Published on September 17, 2012 at 12:02 PM
Agence France-Presse reports on how poverty and hunger are forcing families in the rural village of Hawkantaki, Niger, to marry their daughters at increasingly younger ages, writing, "A girl married off is one less mouth to feed, and the dowry money she brings in goes to feed others." The news agency notes "one out of every three girls in Niger marries before her 15th birthday, a rate of child marriage among the highest in the world, according to a UNICEF survey." According to AFP, "Most of the marriages should be illegal under Niger's law, which states that the minimum age of marriage is 15," but the law "only applies for civil ceremonies officiated by the state. Marriages in villages are sealed inside mosques and fall under what is called 'traditional law'" (Callimachi, 9/16).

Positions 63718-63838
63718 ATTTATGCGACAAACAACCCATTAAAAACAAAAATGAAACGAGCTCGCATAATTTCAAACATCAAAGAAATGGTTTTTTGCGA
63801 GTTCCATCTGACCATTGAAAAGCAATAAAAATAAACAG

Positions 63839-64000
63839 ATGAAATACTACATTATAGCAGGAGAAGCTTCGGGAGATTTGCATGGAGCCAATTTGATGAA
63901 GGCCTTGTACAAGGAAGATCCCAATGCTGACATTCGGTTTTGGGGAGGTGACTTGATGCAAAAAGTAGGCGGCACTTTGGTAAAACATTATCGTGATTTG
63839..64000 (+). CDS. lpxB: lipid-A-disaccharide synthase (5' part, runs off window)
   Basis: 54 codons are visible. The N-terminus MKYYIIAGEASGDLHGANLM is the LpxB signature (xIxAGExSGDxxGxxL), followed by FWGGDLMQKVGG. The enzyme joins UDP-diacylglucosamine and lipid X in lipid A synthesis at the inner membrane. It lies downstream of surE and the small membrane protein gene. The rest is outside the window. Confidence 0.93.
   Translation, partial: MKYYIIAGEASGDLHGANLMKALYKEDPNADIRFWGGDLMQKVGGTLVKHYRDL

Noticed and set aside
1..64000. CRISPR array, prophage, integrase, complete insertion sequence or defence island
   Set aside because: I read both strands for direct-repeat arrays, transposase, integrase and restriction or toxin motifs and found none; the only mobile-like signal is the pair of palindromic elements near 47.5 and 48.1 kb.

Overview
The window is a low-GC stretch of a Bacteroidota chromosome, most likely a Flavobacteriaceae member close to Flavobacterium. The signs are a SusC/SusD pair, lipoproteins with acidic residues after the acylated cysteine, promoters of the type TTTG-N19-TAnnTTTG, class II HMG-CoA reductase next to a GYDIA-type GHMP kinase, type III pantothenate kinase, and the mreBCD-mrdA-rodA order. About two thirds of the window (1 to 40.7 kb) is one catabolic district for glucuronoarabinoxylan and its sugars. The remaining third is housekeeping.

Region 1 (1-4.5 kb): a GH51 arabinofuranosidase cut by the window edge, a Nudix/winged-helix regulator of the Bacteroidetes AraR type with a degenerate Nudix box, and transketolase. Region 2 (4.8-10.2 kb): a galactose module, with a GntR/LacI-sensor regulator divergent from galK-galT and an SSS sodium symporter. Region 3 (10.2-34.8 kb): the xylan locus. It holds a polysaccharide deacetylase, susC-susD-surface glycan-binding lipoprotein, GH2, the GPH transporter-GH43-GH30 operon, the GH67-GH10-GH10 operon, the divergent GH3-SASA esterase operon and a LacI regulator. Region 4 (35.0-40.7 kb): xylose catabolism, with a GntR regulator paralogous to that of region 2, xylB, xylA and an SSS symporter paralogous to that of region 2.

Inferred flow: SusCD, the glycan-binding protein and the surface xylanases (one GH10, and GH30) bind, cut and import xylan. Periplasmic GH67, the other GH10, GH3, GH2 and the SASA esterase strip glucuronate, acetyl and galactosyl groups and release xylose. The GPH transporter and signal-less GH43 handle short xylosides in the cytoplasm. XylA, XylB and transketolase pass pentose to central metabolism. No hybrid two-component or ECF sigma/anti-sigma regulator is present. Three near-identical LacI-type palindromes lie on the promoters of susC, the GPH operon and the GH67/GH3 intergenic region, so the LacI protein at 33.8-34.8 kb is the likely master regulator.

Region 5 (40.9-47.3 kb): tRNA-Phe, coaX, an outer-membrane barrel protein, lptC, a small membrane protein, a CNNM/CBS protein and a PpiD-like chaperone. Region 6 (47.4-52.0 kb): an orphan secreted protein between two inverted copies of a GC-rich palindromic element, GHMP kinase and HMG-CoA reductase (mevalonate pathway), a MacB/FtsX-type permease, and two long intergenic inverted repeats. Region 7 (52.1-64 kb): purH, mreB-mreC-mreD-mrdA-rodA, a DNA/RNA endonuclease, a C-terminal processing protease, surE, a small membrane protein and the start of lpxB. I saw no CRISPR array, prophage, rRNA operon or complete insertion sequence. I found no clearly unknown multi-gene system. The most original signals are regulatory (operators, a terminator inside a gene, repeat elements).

This article was reprinted from kaiserhealthnews.org with permission from the Henry J. Kaiser Family Foundation. Kaiser Health News, an editorially independent news service, is a program of the Kaiser Family Foundation, a nonpartisan health care policy research organization unaffiliated with Kaiser Permanente.